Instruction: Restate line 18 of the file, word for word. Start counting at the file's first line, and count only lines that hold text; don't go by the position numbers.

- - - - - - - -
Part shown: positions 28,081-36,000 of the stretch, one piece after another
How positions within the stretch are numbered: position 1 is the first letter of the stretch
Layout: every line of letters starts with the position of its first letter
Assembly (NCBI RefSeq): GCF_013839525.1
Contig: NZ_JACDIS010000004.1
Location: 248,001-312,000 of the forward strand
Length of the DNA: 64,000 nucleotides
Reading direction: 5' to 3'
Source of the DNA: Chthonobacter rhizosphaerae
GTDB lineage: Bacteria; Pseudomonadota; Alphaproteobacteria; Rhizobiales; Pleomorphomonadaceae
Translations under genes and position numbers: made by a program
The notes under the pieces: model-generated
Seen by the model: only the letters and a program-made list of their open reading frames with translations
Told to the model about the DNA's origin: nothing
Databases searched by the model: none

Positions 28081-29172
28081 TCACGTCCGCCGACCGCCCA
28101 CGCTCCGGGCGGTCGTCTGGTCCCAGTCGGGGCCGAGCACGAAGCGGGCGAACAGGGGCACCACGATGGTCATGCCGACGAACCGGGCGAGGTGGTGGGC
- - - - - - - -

28101 CGCTCCGGGCGGTCGTCTGGTCCCAGTCGGGGCCGAGCACGAAGCGGGCGAACAGGGGCACCACGATGGTCATGCCGACGAACCGGGCGAGGTGGTGGGC